Victims of the State

James Hudson - See Guntersville Four

Outgamie County, WI 

Kenneth Hudson

June 25, 2000

Kenneth Hudson was convicted of the murder of Shanna Van Dyn Hoven, a 19-year-old UW-Madison student. Police alleged that Hudson, then 31, was caught with blood on his hands, chest, and legs after leading them on a high-speed chase. They also said he confessed to the crime. Prosecutors said Hudson stabbed Van Dyn Hoven, a stranger, in a fit of misplaced rage, and then tried to put her in his truck.

Hudson said he tried to help the woman when she fled from the woods, covered in blood. She sat briefly in his truck, but fled when David Carnot, a retired police detective's son, came out from the woods. Hudson drove off because he feared Carnot would attack him, and fled from police because he had marijuana on him, had an expired license, and had been drinking. After he was pulled over and arrested, Hudson fell asleep in the back of a police cruiser but awoke to find a Kaukauna police officer pouring a red liquid on him that appeared to be blood. After telling the officer to stop, Hudson was moved to a second police cruiser where another officer smeared something on his chest and hands. Hudson has maintained this story from the hours following his arrest. He also denied making any confession.

Despite Hudson's bloody hands, no blood was found on his steering wheel or gearshift. Tests revealed animal blood was on Hudson's foot. Other tests revealed no DNA in blood samples. A lab analyst suggested the samples could have been chemically contaminated so that the DNA in the material could not be tested. Transcripts and a tape of the 911 communications that day omit nearly all transmissions mentioning the murder and chase. A recently uncovered dispatch log and 911 tape shows that two Grand Chute police officers who said they were involved in Hudson's chase and arrest, did not arrive until 90 minutes afterward. Other evidence discrepancies exist with a knife, vials of Van Dyn Hoven's blood, and a missing window crank from Hudson's truck, allegedly found next to the victim's body. The DA in the case, Vince Biskupic, had been cited for a number of unrelated ethics violations, as was his former boss, Joe Paulus, who was sent to prison on bribery related convictions.  (WSJ) (WSJ2)  [9/06]

Marion County, AR

Charles Hudspeth


Charles Hudspeth was convicted of murder and hanged while his alleged victim was still alive. Hudspeth became romantically involved with Rebecca Watkins, and when the two were questioned on the disappearance of Rebecca's husband, George Watkins, Rebecca told authorities Hudspeth had killed him. Hudspeth was granted a retrial because testimony regarding Rebecca's alleged lack of good character was improperly barred. Hudspeth was convicted again and hanged on December 30, 1892. In June 1893, Hudspeth's lawyer located George Watkins alive and living in Kansas.  (CWC)  [7/05]

Reynolds County, MO 

Joseph Huett

Aug 1935

Joseph Huett, a lawyer, was charged with the shooting murder of Raoul Hunter, a sawmill worker. Along with Huett, Huett's wife and Lee Bowles, a justice of the peace, had been present during the killing. At trial Bowles testified that Huett killed Hunter without provocation because of a long-standing political feud. The jury convicted Huett of manslaughter and he was sentenced to five years of imprisonment. Seven months later Bowles admitted he perjured himself because Hunter had been his friend and “I hated Huett.” Hunter had actually been gunning for Huett who shot him in self-defense. Shortly after Bowles' admission, Huett was released from prison.  (Not Guilty) (News Article)  [6/08]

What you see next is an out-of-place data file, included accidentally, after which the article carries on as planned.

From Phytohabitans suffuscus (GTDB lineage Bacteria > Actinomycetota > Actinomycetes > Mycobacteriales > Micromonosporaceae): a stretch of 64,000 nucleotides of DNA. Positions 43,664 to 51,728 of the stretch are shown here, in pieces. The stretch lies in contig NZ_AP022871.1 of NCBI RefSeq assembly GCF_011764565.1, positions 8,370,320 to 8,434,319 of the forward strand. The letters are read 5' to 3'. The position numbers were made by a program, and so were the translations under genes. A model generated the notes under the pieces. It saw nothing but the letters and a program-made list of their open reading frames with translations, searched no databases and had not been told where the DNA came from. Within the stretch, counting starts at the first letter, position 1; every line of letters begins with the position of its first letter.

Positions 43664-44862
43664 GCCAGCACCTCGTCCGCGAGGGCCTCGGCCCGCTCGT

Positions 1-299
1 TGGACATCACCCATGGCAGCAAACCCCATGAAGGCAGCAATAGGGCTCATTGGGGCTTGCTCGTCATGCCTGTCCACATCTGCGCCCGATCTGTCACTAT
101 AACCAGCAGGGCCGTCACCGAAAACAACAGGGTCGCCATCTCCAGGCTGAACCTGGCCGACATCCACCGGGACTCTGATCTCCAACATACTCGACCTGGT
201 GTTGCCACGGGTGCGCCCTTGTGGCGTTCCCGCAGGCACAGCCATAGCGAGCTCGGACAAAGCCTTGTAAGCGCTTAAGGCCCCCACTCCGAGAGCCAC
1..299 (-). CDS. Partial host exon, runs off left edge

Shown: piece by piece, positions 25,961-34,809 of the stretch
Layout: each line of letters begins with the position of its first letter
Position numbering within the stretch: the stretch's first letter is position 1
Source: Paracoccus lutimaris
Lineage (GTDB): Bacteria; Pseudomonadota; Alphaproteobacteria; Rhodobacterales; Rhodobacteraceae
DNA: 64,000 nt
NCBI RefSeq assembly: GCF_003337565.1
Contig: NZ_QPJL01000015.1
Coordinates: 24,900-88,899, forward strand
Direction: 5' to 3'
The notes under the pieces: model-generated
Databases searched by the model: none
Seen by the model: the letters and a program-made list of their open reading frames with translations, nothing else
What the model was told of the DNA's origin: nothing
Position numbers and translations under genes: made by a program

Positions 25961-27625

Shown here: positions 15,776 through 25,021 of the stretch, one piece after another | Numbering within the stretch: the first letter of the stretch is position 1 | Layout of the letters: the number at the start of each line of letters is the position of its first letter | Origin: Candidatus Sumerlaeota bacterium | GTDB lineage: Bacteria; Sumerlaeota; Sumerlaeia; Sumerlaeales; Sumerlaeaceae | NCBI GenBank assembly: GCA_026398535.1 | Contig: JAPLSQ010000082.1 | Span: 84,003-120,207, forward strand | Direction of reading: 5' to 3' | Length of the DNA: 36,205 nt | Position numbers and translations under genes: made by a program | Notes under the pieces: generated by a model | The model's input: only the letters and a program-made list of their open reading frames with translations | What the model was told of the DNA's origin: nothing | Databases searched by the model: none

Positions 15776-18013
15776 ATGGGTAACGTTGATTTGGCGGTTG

George Hughes - See Thorvik & Hughes

Forsyth County, NC 

Darryl Hunt

Aug 10, 1984

Darryl Hunt was twice convicted of murdering 25-year-old Deborah Sykes, first in 1985, then again or retrial in 1990. A DNA test in 1994 excluded him as the murderer, but the prosecutor refused to take any action towards Hunt's release, claiming the test did not exclude him as having some role in the murder. In 2003, Willard E. Brown confessed to being solely responsible for the murder, and Hunt was released on bond two days later. In 2004, Hunt's conviction was vacated and he was awarded $358,545 from the state compensation fund. In 2007, he was awarded an additional $1.65 million by the city of Winston-Salem.  (IP)

Robeson County, NC 

Henry Lee Hunt

Sept 8, 1984

Henry Lee Hunt was convicted of the murders of Jackie Ray Ransom and Larry Jones. Ransom had married Dorothy Locklear while she was still married to Rogers Locklear. Dorothy and Rogers then hired A. R. Barnes to kill Ransom so Dorothy could collect on a $25,000 life insurance policy. The policy paid a double indemnity for accidental death including homicide. Barnes recruited his brother, Elwell Barnes to help in the murder. Someone shot Ransom to death on Sept. 8, 1984 in the woods near a bar. A week later, on Sept. 14, someone shot and killed a man named Larry Jones, apparently because Jones was telling police what he knew about the Ransom murder. Jones was implicating Rogers Locklear in the murder, but made no mention of Hunt. Jones was buried in a shallow grave.

A. R. Barnes confessed to the crimes. Subsequently, he recanted and blamed Hunt, who had a criminal record and was in prison for a drug offense. Other witnesses also pointed to Hunt, although their initial statements conflicted with each other. According to two reconstruction experts, witness Jerome Ratley's account of Jones's murder could not have happened the way that Ratley told the jury at Hunt's trial. Prosecutors introduced a shovel into evidence that they said Hunt used to bury Jones, but they did not tell the jury that the soil on the shovel did not match the soil in which Jones had been buried.

Hunt consistently maintained his innocence and passed two lie detector tests regarding the murders. While such tests do not prove Hunt's innocence, they raise doubt about his guilt. Elwell Barnes signed an 1989 affidavit in which he wrote that Hunt “has been convicted for a crime that A. R. Barnes, Jerome Ratley, Roger Locklear and myself committed.” The prosecution withheld evidence and then “lost” field notes and other files that would have undermined the state's case. In 2003, the state was refusing to allow lawyers to see the evidence that remained. Hunt was executed by lethal injection on Sept. 13, 2003.  (Charlotte Observer) (Greensboro News & Record)  [5/08]

 Cumberland County, NC

Lee Wayne Hunt

Mar 7, 1984 (Eastover)

Lee Wayne Hunt was convicted of the murders of Roland “Tadpole” Matthews Jr. and his wife, Lisa K. Matthews. Both were shot execution-style, their throats slit, in their home on a dirt road near Fayetteville. Prosecutors argued that the murders were punishment for an alleged theft of marijuana by Roland from Hunt's drug ring. Hunt was an admitted marijuana dealer. A codefendant, Jerry Dale Cashwell, was also convicted.